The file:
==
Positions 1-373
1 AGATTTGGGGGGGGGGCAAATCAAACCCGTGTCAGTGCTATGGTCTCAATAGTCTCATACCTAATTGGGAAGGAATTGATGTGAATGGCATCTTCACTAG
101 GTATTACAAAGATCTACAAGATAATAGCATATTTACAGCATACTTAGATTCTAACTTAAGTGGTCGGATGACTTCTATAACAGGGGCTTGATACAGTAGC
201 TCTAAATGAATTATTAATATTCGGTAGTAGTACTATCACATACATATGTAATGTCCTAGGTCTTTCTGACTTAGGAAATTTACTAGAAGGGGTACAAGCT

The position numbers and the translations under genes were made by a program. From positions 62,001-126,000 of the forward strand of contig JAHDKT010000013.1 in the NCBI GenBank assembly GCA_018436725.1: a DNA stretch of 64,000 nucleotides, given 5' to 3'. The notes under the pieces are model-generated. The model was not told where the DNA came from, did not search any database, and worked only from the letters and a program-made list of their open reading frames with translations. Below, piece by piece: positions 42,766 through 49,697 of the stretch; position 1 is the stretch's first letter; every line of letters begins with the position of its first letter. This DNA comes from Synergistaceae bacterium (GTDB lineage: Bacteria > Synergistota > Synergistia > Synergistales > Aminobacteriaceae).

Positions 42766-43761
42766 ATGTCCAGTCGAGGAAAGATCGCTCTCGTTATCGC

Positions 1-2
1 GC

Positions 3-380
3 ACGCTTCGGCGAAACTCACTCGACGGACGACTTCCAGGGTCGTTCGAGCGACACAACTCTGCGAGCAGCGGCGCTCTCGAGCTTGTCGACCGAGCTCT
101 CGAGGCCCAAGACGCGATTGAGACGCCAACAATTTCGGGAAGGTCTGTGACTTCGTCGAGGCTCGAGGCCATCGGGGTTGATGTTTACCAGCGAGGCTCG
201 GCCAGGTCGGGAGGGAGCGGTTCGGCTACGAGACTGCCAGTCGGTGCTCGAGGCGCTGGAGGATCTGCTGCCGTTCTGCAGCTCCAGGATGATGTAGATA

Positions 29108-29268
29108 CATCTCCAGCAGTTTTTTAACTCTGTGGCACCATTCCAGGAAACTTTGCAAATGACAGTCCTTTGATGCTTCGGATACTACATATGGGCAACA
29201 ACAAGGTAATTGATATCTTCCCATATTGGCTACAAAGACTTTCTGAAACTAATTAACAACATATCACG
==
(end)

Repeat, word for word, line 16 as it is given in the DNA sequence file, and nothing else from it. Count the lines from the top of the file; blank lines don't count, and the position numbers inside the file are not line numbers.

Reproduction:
29201 ACAAGGTAATTGATATCTTCCCATATTGGCTACAAAGACTTTCTGAAACTAATTAACAACATATCACG